Michigan has the fifth largest retail cannabis market in the country and only one other cannabis testing facility exists in the state. If PSI Labs can bring lab testing and transparency to an industry that some economists estimate could one day surpass organic food, they will have played an important role in bringing legitimacy to the industry and adding consumer safety controls – not to mention Detroit’s place in the industry.
Jess Daniel, the founder of FoodLab Detroit, is on a mission of consumer safety too – and she’s focused on the food desert issue in the city. FoodLab received guidance from the Green Garage business incubator in Midtown (which I wrote about last spring, if you’re interested). Green Garage prides itself on hosting and supporting local startups whose core mission is the improvement of the city. Jess was offered a scholarship, desk space and, through the collaborative culture Green Garage fosters, connections with other local startups trying to help Detroit.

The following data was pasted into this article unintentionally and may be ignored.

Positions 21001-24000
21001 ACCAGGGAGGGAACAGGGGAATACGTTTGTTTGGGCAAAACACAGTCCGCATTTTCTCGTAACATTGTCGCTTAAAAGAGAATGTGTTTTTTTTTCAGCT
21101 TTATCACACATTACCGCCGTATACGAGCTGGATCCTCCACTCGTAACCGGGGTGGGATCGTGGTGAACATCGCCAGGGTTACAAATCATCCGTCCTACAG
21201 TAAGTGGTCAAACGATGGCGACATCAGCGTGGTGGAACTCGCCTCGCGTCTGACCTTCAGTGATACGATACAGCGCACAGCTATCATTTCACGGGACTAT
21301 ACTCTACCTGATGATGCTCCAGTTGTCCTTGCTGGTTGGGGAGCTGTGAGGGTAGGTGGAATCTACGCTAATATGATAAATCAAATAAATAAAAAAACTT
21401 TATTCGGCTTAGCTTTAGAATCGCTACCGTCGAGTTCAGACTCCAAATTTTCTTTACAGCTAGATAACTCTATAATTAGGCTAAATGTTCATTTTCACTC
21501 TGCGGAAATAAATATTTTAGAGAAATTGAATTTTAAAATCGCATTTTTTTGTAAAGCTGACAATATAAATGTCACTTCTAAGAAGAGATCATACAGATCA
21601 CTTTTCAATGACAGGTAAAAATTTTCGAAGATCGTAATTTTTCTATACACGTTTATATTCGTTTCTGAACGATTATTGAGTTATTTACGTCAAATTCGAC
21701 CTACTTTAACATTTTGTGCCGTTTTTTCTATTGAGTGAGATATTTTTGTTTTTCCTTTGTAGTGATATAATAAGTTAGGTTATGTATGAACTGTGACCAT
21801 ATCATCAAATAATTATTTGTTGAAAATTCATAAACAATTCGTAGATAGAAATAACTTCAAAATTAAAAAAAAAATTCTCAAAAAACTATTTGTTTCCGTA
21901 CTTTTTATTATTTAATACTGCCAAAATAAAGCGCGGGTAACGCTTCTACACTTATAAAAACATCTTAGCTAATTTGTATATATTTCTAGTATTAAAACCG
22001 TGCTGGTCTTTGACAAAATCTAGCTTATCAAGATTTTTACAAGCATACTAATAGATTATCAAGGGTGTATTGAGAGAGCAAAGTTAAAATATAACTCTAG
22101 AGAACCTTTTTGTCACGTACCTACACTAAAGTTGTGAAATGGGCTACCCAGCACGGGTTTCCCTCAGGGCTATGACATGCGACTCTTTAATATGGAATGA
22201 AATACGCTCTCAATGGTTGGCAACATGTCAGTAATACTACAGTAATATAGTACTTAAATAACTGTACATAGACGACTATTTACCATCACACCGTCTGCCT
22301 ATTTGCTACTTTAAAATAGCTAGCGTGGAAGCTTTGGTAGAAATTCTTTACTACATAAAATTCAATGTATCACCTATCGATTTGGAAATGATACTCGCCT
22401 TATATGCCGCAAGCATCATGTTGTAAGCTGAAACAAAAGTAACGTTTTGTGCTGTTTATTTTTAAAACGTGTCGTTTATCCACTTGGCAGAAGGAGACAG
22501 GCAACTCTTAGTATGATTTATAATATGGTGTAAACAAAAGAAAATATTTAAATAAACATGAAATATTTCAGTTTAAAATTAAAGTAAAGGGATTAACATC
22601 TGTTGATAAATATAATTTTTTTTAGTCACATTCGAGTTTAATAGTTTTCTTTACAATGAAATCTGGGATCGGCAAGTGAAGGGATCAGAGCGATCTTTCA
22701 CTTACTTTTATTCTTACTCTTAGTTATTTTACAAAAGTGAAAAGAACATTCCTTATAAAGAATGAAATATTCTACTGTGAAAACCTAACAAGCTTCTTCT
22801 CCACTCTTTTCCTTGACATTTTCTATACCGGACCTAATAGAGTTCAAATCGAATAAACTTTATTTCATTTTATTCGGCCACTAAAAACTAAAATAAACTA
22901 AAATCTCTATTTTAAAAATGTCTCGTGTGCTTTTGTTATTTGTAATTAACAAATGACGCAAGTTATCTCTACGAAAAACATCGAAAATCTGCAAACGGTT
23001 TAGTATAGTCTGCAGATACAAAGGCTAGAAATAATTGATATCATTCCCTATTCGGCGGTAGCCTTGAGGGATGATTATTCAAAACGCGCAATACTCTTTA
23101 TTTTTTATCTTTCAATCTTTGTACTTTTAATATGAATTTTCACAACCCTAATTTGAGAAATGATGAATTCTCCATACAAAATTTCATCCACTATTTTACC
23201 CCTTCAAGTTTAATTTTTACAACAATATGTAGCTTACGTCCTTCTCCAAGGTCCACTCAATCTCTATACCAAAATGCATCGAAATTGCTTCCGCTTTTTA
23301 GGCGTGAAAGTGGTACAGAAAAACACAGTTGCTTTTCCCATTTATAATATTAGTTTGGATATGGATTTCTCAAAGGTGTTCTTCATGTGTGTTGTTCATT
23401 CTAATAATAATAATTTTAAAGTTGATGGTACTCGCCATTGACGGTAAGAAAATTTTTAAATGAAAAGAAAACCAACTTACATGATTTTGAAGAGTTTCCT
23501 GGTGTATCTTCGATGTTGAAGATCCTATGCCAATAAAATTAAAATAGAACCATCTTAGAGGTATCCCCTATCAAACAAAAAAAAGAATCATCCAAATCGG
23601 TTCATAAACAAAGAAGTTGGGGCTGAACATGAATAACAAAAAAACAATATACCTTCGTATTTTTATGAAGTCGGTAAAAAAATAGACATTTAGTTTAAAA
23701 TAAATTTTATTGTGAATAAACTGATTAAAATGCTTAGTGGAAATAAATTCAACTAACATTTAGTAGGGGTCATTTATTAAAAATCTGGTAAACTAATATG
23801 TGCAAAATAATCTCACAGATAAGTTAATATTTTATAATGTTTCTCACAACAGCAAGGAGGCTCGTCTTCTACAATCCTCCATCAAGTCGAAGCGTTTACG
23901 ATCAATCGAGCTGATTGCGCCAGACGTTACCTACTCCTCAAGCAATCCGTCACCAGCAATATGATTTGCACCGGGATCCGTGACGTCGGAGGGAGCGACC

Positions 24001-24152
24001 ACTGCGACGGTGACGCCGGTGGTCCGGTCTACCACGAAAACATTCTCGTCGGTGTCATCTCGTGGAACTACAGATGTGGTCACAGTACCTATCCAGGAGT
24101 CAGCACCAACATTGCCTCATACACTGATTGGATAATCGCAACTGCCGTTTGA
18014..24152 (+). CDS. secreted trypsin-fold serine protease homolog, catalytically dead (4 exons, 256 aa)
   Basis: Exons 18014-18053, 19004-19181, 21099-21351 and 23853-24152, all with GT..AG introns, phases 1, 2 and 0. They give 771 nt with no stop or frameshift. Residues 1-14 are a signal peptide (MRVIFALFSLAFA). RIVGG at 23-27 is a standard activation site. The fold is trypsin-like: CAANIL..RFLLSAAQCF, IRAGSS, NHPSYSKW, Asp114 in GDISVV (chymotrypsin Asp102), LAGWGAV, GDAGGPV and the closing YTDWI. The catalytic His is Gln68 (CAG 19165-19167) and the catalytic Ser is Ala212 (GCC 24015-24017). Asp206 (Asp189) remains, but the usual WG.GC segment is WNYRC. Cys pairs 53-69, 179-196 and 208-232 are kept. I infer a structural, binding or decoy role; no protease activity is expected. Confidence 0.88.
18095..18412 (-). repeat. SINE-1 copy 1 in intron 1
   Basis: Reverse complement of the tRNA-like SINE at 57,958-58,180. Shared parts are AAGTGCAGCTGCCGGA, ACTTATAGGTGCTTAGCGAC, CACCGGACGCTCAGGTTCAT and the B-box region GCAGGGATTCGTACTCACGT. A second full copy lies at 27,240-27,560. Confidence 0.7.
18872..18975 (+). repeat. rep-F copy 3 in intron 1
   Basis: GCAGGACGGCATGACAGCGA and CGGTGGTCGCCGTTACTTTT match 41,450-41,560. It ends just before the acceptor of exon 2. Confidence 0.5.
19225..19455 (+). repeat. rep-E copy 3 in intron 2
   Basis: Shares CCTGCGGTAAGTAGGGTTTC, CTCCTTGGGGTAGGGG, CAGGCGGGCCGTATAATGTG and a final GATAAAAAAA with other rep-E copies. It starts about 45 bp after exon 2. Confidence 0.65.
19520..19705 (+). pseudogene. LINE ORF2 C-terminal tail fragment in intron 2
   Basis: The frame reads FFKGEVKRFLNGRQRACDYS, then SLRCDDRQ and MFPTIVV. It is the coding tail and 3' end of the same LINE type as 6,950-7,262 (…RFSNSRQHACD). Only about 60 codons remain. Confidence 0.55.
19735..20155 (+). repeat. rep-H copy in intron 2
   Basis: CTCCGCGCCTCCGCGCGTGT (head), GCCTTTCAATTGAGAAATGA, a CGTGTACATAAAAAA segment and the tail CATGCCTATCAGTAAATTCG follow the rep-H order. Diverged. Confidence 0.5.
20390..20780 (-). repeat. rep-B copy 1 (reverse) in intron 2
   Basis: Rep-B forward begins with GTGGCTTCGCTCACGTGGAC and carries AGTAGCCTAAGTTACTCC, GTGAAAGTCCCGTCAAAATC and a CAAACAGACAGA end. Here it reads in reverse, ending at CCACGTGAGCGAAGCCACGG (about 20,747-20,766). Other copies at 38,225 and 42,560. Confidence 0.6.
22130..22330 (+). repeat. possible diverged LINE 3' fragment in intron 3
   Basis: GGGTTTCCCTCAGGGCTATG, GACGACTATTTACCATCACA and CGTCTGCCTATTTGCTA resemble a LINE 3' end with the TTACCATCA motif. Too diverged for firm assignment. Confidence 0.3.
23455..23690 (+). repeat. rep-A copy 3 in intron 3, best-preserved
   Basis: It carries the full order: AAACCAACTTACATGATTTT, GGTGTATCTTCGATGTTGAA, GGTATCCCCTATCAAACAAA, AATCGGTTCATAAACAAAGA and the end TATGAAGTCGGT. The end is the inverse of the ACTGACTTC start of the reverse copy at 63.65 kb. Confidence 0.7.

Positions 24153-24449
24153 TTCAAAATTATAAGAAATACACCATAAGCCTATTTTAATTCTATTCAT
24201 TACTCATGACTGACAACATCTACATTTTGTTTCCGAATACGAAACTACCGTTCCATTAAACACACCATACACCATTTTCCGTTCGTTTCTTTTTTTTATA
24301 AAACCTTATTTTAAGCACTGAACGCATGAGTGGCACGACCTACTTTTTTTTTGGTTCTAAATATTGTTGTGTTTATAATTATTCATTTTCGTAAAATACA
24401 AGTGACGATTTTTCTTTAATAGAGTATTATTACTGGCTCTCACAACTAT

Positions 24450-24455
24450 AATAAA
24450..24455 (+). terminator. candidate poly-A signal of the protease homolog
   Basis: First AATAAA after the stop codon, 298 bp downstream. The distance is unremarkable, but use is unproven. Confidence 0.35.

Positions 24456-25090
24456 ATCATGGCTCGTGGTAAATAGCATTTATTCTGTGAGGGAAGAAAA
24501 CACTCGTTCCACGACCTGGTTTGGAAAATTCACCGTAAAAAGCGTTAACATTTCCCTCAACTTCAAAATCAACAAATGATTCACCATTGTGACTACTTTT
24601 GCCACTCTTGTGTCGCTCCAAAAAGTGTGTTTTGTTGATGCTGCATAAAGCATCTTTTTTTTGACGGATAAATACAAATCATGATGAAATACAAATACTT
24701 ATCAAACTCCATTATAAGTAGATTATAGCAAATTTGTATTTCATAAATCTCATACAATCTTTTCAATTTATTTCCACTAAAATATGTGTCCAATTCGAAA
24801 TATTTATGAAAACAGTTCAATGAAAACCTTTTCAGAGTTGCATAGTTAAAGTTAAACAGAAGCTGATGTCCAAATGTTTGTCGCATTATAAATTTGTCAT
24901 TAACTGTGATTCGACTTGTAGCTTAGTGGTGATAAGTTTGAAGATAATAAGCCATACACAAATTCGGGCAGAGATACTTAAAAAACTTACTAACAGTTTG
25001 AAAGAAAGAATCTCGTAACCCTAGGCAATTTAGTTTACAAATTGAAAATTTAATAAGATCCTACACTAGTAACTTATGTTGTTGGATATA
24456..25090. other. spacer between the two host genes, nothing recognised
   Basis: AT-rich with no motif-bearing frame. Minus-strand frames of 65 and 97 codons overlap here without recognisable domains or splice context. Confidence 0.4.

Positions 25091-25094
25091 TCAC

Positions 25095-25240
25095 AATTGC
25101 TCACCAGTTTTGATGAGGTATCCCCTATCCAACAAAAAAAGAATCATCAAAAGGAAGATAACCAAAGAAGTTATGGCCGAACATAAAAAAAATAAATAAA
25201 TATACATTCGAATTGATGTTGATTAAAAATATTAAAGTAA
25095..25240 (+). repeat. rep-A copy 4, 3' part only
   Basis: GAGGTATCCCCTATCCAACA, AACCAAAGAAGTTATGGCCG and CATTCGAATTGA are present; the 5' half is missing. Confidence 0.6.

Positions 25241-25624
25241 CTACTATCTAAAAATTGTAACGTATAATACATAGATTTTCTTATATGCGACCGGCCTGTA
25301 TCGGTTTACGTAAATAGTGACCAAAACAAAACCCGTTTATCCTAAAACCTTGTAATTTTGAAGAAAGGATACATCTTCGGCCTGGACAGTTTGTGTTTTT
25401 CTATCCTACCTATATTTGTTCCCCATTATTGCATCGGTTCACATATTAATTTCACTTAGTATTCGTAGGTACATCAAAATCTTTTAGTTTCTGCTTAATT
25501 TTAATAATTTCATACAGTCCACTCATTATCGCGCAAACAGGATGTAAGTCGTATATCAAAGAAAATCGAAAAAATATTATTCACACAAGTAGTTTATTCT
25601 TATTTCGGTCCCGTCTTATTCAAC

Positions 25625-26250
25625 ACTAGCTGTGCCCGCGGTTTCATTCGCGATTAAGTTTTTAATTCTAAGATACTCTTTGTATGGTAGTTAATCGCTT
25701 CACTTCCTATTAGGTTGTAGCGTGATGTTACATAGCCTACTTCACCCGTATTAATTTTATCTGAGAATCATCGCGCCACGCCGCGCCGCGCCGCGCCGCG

FoodLab is a community of food entrepreneurs “committed to growing a just, green, healthy and thriving ‘good food’ economy” that combats the lack of food options in Detroit. Like any startup, FoodLab needs money to grow, but what Green Garage offers Jess and other businesses-in-residence is wisdom and support beyond a check. “Profitability is essential to our survival. But the moral support, encouragement and exchange of ideas with likeminded startups here is what makes Green Garage unique,” Jess explains.